1619 FLUX: Art + Activism Presents
Vian Sora’s Displaced Narratives

Review by Kaylyn Taylor

Entire contents copyright © 2016 Kaylyn Taylor. All rights reserved.


City Face, acrylic on canvas, 48″ x 38″, 2015

There is an unexpected delicacy to Vian Sora’s exhibit Displaced Narratives (1619 Flux:Art + Activism). The Iraqi-born artist approaches the difficult subject of displacement with a thoughtfulness that makes her art accessible. There is also timelessness to this collection; found in the use of ancient Mesopotamian technique of engraving the canvas, the reference to ancient iconography, the use of gold thus referencing byzantine art, the more modern floating and abstracted figures and compositions, and the contemporary color pallet, which are combined beautifully to create a transcendent visual experience.

Upon entering the gallery, the first piece encountered is entitled Apocalypse. It is a multimedia piece that combines a canvas with an object. The canvas depicts a body of water with three boats on the horizon; on the left of the canvas is a blaze of reds, representing destruction. On the right is a shoreline filled with figures that are human, animal and angelic. Placed directly in front of the canvas, on the floor of the gallery, at an angle is a boat large enough to seat four adults. The boat is painted in the fiery hues of the blaze found in the canvas, and there are large holes in the bottom of the boat, begging the question of whether or not the passengers survive. In the gallery, to the left of the centerpiece is a series of figurative works, and to its right is a series of abstracted works. The disparate canvases are united by jewel tones, flattened space, and an under layer of colorful visual texture. If the viewer ‘reads’ from the exhibit left to right it suggests a journey from the external to the internal.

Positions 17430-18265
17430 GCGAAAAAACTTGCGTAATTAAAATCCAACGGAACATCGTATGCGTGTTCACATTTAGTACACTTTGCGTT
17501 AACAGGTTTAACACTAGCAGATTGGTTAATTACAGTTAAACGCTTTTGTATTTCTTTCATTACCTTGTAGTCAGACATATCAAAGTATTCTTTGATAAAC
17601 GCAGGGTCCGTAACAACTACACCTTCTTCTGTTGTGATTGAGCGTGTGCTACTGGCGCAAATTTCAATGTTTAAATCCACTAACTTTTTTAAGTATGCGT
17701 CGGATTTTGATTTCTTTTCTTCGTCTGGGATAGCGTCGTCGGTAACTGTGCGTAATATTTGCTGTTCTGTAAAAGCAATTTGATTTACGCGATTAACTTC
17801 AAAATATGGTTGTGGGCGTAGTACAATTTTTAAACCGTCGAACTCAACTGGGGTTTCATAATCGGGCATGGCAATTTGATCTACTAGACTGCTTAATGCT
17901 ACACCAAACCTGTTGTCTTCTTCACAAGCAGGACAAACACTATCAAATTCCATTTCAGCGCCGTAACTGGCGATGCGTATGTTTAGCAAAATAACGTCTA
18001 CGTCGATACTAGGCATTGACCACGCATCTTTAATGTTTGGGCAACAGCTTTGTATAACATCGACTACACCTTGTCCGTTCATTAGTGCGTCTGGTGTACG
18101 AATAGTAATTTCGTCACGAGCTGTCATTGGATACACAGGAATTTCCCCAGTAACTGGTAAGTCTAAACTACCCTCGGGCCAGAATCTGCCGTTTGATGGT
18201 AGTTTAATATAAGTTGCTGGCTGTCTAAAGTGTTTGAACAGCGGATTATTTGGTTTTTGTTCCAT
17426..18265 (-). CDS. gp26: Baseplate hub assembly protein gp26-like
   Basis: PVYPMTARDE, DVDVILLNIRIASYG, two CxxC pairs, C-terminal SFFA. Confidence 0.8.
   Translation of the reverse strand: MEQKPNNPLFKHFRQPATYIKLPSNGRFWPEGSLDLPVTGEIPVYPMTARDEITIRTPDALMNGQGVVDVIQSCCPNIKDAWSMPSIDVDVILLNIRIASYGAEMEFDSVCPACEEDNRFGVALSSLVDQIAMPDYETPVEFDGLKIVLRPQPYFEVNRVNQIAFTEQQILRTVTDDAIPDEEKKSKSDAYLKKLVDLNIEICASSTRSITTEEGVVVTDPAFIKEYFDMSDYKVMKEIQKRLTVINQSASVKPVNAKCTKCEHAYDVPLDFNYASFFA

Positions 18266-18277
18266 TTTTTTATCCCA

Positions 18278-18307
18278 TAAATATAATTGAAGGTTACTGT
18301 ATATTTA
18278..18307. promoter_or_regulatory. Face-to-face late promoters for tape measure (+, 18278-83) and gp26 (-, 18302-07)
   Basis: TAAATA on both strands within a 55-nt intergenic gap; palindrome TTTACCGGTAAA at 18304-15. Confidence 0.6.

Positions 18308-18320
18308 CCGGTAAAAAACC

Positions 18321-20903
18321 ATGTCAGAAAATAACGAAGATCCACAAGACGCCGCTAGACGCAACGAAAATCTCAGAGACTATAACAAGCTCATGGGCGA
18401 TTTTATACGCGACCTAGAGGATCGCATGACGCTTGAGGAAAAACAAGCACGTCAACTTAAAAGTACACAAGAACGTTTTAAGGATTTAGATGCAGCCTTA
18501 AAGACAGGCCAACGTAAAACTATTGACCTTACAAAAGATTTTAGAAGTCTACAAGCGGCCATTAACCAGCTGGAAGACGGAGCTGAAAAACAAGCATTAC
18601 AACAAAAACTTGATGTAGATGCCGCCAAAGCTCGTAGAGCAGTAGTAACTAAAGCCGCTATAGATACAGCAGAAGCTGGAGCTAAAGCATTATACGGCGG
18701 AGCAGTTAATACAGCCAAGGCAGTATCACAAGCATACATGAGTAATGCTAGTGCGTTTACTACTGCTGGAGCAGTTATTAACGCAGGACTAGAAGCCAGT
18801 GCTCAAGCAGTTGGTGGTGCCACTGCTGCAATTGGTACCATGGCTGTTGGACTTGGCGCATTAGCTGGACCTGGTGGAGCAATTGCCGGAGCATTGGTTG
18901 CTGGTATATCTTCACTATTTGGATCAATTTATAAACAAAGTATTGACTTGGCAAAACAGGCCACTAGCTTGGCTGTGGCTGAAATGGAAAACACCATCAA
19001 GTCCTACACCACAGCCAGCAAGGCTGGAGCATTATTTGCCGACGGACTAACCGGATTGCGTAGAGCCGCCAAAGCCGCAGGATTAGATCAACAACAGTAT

City Face, acrylic on canvas, 45″ x 38″, 2016

The compositions towards the left are informative, offering distinct images upon which to draw interpretation. The canvas City Face depicts the aftermath of a car bombing. Figures are intertwined with one another and the canvas is filled with streaking colors alluding to blood and tears. Slightly off center to the right is an arcing figure with a solid field of light blue below: a calm in the chaos.

Directly to the right of this canvas is a piece entitled Hope, Distance. The figures reference the Minoan Snake Goddess, another example of timelessness. These people and animals could be refugees of ancient or modern warfare, and their hope in the future applies to either scenario. Also lending to this timeless quality are the engravings found in the field of blue; they are whispers, suggestions of tradition, and of the stability inherent therein.

The center point, Apocalypse, is composed of both abstraction and figural representation. It is after Apocalypse, on the right side of the gallery, that the inner contemplative and more abstracted pieces are exhibited. In these pieces, the artist pulls order out of the chaotic under painting. The viewer is informed of the inner workings of the survivor. Order is coaxed out of the disarray with bright colors, again, offering hope.